November 25, 2008

My Thanksgiving Prayer

Show us your mercy, O Lord;
And grant us your salvation.

Clothe your ministers with righteousness;
Let your people sing with joy.

Give peace, O Lord, in all the world;
For only in you can we live in safety.

Lord, keep this nation under your care;
And guide us in the way of justice and truth.

Let your way be known upon earth;
Your saving health among all.

Let not the needy, O Lord, be forgotten;
Nor the hope of the poor be taken away.

Create in us clean hearts, O God;
And sustain us by your Holy Spirit.

- Book of Common Prayer, 1979

November 20, 2008

Homeless in Paradise: Who's the Bad Guy?

"Defend the weak and the fatherless; uphold the cause of the poor and the oppressed. Rescue the weak and the needy; deliver them from the hand of the wicked" - Psalm 82:3-4

This week is National Hunger and Homelessness Awareness Week, which is fitting because I recently finished a class project researching our local homelessness situation here in Hawaii. As you might imagine, the facts are grim: Hawaii has the 4th highest homeless rate in the nation, shelter use is up 19% this year and one-third of those in our shelters are minors. Stereotypes of the "lazy drunk male" simply do not reflect reality since most of these individuals are women and children who look just like anyone else you might see in the supermarket or on the school playground.

Even though over 6,700 people statewide visited a shelter in 2007, researchers estimate that the majority of those experiencing homelessness are "unsheltered", meaning they live outdoors or in places not intended for human habitation such as parks and beaches. According to Connie Mitchell, the director of the Institute for Human Services (IHS), Oahu's largest shelter, the two primary reasons people become homeless in Hawaii are unaffordable housing and domestic conflicts. Rising unemployment rates and the economic downturn are only making things worse.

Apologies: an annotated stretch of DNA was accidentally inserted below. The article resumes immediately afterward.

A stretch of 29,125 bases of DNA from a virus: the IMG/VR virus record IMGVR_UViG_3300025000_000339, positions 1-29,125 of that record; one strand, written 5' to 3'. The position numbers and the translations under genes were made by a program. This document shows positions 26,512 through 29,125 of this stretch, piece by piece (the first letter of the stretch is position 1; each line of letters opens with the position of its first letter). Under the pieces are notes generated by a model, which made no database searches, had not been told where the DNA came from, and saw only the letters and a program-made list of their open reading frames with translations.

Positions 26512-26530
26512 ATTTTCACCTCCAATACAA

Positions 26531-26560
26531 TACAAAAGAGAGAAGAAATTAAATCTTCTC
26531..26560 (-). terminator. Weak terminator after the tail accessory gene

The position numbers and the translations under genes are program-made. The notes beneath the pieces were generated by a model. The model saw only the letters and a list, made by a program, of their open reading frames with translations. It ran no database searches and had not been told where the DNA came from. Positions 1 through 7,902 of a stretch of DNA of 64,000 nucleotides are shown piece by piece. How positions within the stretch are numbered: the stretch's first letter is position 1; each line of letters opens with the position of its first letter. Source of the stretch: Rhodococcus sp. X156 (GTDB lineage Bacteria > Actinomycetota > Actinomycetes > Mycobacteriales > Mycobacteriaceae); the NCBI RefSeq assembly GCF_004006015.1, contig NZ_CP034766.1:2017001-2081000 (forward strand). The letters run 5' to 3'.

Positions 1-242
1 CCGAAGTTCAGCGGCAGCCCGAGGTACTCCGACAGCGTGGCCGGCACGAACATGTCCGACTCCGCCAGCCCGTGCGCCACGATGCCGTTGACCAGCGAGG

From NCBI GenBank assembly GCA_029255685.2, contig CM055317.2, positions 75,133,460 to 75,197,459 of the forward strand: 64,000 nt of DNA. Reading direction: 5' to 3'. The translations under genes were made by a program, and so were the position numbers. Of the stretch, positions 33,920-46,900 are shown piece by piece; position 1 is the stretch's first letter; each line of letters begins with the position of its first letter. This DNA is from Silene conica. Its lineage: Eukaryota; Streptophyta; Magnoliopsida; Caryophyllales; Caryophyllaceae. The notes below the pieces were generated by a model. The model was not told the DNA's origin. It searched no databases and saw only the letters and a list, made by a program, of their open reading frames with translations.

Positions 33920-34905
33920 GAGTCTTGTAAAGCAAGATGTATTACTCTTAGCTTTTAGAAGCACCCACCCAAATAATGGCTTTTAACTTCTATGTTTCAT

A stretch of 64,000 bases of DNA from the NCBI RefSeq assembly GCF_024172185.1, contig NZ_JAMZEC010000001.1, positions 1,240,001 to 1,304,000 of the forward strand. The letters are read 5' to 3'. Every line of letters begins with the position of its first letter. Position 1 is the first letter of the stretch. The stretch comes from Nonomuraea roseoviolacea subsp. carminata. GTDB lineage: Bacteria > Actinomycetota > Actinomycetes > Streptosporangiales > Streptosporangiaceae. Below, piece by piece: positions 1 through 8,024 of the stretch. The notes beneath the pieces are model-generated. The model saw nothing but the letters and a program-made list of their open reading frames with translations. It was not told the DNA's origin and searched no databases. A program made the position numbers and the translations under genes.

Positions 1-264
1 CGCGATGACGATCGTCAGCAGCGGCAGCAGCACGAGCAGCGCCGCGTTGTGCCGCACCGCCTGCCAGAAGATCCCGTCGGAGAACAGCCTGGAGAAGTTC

Everyone agrees that we have a serious problem on our hands, but who's the bad guy in all of this?

Some people blame the police for sweeping the homeless from park to park. But then again, the police are only enforcing "illegal camping" laws that have been enacted by the government. So I guess we could blame the government, but then again, our elected leaders are understandably concerned about the economy which is largely dependent on tourists, who are less likely to spend their money in Hawaii if there are homeless people all over Waikiki and and Ala Moana Beach Park. Maybe we should blame the greedy landlords who keep raising rents only to evict people for being unable to come up with the money. Of course, these landlords are only trying to keep up with property taxes based on the high cost of land, which I suppose you could blame on real estate developers that swoop in from the mainland trying to maximize their profits. Speaking of profits, we can't leave out the health care industry, whose pricey medical bills can quickly bankrupt someone who has no medical insurance. And what about the drug dealers who get people hooked on crystal meth or the prison system that releases people onto the streets with no job skills or a place to live? Speaking of responsibility, it's always a safe bet to point the finger at all of those deadbeat dads that don't pay their child support.

Maybe the easiest thing to do would be to blame homeless people themselves for making bad decisions with their money and relationships. Or we could blame their extended families for not taking them in. Or their parents for not raising them well. Or their teachers for not expecting enough from them. Or the local church for not welcoming them with open arms. Have I left anyone out? Does anyone still think this is an easy problem to solve?